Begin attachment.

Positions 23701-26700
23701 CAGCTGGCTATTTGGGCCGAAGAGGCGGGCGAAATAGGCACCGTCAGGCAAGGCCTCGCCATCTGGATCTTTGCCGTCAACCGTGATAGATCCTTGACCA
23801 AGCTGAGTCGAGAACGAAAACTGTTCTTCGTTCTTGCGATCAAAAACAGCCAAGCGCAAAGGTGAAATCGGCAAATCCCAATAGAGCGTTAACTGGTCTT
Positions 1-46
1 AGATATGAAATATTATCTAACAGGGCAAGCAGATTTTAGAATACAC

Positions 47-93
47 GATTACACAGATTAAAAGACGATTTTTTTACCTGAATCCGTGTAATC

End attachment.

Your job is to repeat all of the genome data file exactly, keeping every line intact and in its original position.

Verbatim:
Positions 23701-26700
23701 CAGCTGGCTATTTGGGCCGAAGAGGCGGGCGAAATAGGCACCGTCAGGCAAGGCCTCGCCATCTGGATCTTTGCCGTCAACCGTGATAGATCCTTGACCA
23801 AGCTGAGTCGAGAACGAAAACTGTTCTTCGTTCTTGCGATCAAAAACAGCCAAGCGCAAAGGTGAAATCGGCAAATCCCAATAGAGCGTTAACTGGTCTT
Positions 1-46
1 AGATATGAAATATTATCTAACAGGGCAAGCAGATTTTAGAATACAC

Positions 47-93
47 GATTACACAGATTAAAAGACGATTTTTTTACCTGAATCCGTGTAATC